Aquaponics systems integrate fish rearing with horticultural production within engineered environments. Water from fish farming is channeled through particle filters to plant beds.
With the aid of bacteria, a breakdown of organic matter in the fish wastewater takes place. The plants use the released nutrients for their growth and the purified water is returned to the fish. The water use in aquaponic production is therefore low. Only feed and clean water are added to the system, and only fish, fruits and vegetables leave the system. Due to the high nutritional content of the fish water, plant production becomes considerably larger than fish production.
Aquaponic systems can be designed in many different ways and therefore research in Aquaponics is diverse, ranging from studies on technology and efficiency, fish feed, to environmental conditions of production, as well as looking at the implications of aquaponics for feedings the global population under the pressures of urbanization, population growth and climate change.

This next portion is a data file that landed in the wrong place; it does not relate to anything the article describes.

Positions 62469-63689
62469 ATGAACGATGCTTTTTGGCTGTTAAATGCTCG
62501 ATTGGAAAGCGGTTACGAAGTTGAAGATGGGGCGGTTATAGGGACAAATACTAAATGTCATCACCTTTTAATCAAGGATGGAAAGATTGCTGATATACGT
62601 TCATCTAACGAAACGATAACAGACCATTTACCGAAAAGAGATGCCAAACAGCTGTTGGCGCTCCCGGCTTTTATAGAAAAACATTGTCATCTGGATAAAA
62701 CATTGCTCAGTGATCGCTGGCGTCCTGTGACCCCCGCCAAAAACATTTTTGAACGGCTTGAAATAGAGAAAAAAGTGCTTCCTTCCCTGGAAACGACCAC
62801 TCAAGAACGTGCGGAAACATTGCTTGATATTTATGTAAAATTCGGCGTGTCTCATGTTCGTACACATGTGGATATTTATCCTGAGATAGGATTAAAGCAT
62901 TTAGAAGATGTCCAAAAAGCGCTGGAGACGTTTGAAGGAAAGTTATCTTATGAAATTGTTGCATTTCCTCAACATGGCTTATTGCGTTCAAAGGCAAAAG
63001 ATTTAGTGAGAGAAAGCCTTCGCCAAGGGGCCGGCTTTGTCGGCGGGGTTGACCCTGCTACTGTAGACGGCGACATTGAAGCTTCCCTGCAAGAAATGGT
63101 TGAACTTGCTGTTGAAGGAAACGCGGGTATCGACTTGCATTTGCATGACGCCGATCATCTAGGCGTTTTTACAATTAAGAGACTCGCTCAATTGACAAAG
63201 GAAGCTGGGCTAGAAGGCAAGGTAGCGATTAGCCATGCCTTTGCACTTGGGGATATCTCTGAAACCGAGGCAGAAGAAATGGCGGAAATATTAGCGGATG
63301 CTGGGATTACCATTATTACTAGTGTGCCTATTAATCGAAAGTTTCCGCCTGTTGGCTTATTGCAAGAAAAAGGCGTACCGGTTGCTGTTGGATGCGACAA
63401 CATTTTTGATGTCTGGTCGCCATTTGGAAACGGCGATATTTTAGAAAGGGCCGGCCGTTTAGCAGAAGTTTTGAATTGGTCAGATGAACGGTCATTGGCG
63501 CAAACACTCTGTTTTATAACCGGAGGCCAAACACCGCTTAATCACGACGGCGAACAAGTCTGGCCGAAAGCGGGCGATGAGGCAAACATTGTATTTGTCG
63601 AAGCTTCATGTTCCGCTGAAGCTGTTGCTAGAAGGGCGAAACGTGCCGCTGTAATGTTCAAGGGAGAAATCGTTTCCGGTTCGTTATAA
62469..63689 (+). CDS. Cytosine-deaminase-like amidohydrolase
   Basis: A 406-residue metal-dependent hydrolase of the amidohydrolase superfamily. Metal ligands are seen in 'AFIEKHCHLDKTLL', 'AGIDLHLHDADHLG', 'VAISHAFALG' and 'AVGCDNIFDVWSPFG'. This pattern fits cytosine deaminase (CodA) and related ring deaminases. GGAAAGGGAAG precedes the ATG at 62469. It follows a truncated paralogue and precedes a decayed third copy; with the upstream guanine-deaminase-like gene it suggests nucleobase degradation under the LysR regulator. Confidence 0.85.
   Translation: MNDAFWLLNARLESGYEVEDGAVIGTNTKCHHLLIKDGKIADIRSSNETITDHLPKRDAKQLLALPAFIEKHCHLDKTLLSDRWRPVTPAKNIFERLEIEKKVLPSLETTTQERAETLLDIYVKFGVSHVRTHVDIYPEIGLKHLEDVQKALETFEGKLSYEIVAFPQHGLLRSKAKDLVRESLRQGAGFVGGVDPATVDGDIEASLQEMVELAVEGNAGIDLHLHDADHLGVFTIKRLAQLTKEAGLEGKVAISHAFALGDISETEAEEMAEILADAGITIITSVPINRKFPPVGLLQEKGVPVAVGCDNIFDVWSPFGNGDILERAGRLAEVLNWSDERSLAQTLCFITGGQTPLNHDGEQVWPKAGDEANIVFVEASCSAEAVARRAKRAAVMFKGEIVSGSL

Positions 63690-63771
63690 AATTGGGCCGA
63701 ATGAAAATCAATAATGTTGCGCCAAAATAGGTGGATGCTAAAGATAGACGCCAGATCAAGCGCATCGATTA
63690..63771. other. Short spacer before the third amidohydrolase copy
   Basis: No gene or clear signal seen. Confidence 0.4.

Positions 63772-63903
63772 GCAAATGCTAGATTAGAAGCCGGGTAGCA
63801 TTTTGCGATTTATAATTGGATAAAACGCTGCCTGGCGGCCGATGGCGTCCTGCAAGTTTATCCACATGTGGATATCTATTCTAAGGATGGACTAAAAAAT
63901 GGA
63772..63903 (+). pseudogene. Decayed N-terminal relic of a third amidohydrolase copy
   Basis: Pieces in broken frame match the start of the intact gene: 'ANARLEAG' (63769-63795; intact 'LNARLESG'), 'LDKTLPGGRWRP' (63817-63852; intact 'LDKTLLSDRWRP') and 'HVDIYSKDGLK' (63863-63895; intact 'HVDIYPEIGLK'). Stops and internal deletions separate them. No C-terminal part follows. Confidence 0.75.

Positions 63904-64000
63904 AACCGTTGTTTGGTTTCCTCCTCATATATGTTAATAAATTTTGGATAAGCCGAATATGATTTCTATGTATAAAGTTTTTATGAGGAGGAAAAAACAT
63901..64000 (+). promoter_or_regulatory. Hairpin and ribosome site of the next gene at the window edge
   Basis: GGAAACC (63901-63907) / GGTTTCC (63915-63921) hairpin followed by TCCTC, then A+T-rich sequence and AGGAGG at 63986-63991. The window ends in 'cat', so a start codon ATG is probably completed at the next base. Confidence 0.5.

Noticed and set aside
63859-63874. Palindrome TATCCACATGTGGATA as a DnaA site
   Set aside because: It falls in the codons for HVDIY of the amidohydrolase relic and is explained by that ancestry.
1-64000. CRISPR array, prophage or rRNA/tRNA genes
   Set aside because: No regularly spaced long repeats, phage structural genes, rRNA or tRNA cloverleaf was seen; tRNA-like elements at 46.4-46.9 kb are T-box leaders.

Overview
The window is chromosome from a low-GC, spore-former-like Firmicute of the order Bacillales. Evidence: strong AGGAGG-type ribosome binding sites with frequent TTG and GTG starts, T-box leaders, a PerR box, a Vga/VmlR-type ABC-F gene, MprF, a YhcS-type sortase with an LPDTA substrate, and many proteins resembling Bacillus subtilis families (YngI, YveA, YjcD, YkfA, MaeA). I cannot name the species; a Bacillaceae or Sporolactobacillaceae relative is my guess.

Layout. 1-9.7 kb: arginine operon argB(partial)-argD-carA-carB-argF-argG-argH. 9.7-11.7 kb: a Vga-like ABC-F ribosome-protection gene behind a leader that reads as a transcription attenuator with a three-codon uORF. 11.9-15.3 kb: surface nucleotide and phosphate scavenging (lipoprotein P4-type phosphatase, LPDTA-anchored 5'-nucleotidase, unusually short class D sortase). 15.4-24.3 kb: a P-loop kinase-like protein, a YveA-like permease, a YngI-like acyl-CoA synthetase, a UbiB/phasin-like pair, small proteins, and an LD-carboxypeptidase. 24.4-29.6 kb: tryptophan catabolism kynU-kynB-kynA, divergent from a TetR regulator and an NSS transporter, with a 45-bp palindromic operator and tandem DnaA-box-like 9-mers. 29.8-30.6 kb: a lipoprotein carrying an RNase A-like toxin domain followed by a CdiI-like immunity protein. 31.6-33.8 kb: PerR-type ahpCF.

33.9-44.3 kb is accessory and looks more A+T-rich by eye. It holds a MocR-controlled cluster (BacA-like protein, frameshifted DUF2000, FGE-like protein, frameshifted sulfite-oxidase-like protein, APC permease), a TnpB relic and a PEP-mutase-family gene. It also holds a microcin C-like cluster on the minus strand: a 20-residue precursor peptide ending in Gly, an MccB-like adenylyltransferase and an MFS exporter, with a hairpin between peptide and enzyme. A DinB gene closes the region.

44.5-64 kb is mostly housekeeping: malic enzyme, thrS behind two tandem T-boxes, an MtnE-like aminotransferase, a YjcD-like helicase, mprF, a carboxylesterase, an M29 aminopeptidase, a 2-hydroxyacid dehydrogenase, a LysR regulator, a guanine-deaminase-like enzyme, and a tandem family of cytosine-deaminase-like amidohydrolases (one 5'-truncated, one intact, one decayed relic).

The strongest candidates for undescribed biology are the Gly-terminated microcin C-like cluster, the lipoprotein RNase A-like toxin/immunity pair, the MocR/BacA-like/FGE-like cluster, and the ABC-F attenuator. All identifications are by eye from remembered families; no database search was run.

At SLU, extensive feasibility studies have been carried out within the framework of Green Innovation Park, with the aim of creating a new testbed facility with aquaponics as a starting point for circular urban food production. Similarly, SLU Aquaculture along with the Department of Energy and Technology, and the Department of Animal Nutrition and Management hosts research projects relating to nutrient balances in aquaponic systems, fish feed and product quality, and studies looking at the sustainability of aquaponic systems. At the department of Biosystems and technology (SLU) research is conducted relating to microbial and plant pathological aspects in aquaponic as well as system design regarding vertical farming.
Daniel Bergquist, Researcher, Department of Urban and Rural Development. Email: firstname.lastname@example.org
Sammar Khalil, Researcher, Department of Biosystems and Technology. Email: email@example.com